West Xtra: West Allegheny rides its defense into WPIAL title game
November 21, 2012 10:00 AM
West Allegheny's swarming defenders made things tough for opponents all season, including Central Valley's Robert Foster.
By Nicholas Tolomeo Tri-State Sports & News Service
It took two plays for West Allegheny's defense to make an impact in its WPIAL Class AAA semifinal showdown against Thomas Jefferson last Friday.
Its offense was even faster to respond when Thomas Jefferson tied the game 7-7 and retook momentum.
The old sports axiom is defense wins championships -- in West Allegheny's case it was offense and defense that is sending the Indians back to Heinz Field for the first time since 2009.
West Allegheny will play West Mifflin 8 p.m. Friday at Heinz Field.
Two plays into the semifinal game, senior linebacker Zach Medved pressured Thomas Jefferson quarterback Joe Carroll and sacked him while forcing a fumble recovered by senior lineman Jordan Diven at the Thomas Jefferson 10-yard line.
That led to a West Allegheny touchdown, a 1-yard run by Nick Halbedl, and a 7-0 lead fewer than two minutes into the game.
Once Thomas Jefferson tied the game in the second quarter, the Indians offense sprung to life.
On the first offensive play after the Thomas Jefferson touchdown, West Allegheny quarterback Andrew Koester got the Thomas Jefferson defense to bite on a play fake and found Medved in stride for a 56-yard touchdown.
"The thing that stood out to me, was the way we created pressure for them," West Allegheny coach Bob Palko said. "Their passing game was their forte and for whatever reason it was ineffective -- either they had an off night or we played pretty well."
West Allegheny's offense applied plenty of pressure as well. Koester did not throw much, but when the Indians needed yards, he delivered. He was 4 of 8 for 124 yards, including the touchdown pass to Medved.
Running back Armand Dellovade rushed 20 times for 60 yards but more importantly he was able to convert critical third downs late in the game and help the Indians control time of possession and run out the clock.
West Allegheny also had to overcome eight penalties for 93 yards while Thomas Jefferson was not penalized once.
It wasn't just offense and defense that helped the Indians get back to Heinz Field -- special teams played a major role, too.
West Allegheny was forced to punt eight times. It only averaged 26 yards a punt but most importantly it did not allow a big return from the Jaguars and the Indians recovered one muffed punt.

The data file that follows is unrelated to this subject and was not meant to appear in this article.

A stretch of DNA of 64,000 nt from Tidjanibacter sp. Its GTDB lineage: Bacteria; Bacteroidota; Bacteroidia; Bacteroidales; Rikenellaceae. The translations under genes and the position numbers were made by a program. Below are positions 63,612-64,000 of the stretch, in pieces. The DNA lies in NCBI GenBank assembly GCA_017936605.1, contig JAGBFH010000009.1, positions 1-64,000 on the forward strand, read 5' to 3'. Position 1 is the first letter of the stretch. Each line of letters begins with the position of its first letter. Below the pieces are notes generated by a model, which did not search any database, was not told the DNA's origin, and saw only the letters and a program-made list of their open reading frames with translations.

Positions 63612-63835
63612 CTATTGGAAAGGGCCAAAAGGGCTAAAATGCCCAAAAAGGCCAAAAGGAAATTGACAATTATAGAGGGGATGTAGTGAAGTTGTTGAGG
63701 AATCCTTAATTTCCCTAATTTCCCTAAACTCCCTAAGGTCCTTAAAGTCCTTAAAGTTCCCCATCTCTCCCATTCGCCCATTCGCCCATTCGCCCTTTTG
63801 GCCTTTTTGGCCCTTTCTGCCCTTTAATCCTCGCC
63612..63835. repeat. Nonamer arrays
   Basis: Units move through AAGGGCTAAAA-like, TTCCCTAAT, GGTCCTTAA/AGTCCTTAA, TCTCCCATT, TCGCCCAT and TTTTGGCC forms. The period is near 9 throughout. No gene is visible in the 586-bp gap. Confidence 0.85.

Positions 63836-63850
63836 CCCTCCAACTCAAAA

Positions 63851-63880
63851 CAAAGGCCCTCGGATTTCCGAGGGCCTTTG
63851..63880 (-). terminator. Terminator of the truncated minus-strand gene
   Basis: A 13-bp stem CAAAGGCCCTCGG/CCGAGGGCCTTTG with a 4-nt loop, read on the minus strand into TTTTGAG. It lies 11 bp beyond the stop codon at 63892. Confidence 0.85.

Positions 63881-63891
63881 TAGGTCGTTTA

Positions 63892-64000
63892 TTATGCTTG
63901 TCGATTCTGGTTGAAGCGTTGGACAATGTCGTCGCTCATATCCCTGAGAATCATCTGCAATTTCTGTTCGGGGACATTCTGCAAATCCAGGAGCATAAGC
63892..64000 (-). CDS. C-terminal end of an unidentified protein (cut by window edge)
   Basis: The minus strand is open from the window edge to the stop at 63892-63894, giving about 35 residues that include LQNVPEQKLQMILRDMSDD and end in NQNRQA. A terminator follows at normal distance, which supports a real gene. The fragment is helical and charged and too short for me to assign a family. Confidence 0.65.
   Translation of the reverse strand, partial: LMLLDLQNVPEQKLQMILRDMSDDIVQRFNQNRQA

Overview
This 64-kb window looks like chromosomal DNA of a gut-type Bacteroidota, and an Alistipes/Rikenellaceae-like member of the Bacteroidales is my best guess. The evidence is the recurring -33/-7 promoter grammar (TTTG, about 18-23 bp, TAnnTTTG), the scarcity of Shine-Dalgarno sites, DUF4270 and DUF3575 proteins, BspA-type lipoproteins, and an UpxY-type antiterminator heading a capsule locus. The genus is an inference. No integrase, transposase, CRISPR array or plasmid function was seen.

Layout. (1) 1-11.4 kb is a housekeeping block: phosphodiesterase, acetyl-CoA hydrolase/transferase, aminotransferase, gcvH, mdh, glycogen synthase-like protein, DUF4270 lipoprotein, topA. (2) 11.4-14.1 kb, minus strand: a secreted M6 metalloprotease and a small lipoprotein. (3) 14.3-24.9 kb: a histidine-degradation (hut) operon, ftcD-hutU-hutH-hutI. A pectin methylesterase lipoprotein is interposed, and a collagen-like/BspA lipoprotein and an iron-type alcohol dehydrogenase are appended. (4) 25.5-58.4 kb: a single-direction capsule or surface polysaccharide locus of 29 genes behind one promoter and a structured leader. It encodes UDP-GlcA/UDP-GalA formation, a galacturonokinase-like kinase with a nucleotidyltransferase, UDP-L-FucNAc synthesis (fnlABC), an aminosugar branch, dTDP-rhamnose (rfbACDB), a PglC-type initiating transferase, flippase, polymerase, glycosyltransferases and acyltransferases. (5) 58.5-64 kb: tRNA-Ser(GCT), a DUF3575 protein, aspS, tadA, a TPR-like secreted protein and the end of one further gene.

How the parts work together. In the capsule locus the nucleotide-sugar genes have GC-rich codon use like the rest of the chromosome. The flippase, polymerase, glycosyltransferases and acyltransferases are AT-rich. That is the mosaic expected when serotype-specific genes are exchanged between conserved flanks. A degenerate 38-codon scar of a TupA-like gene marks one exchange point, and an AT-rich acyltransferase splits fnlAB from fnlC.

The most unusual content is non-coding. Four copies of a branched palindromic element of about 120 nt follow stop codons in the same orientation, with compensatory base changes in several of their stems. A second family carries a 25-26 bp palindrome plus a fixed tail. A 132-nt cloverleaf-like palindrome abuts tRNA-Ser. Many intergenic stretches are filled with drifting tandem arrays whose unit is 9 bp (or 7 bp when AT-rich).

Also, Even Pelcher booted three extra points and put an exclamation point on the game with his 40-yard field goal to put West Allegheny up, 24-7.
West Allegheny's path to Heinz Field was as familiar as it was difficult.
"Every time we have had the opportunity to get there, it has never been easy," Palko said of reaching the WPIAL finale. "How the tournament is set up, that is out of our control, I don't worry about that."
West Allegheny opened the postseason by blasting Ringgold, 48-7. In the WPIAL quarterfinals it faced Parkway Conference rival Montour, a team it had defeated three weeks prior by the score of 5-3. In the playoffs it was another dominating defensive performance with West Allegheny prevailing, 14-2.
In the semifinals the Indians faced Thomas Jefferson. It was the fifth semifinal meeting between the two programs.
"You need a different mentality once you get to playoff time," Palko said. "The kids have done a real nice job of staying focused and keeping their eye on the target that we had set. The kids have been very methodical with how they have done things. It has been nice to see."
Through all the postseason success, Palko cannot help but look back at the one blemish on his team's record but more importantly its reaction to it. West Allegheny lost its only game, a 28-14 decision at Central Valley, back on Sept. 28, the fifth week of the season.
"If you are going to be a championship team, you have to navigate the highs and lows of the season," Palko said. "I think the kids have done that.
"There are times when you lose a game and it can make a bad difference. These kids took lemons and made lemonade. They learned from it."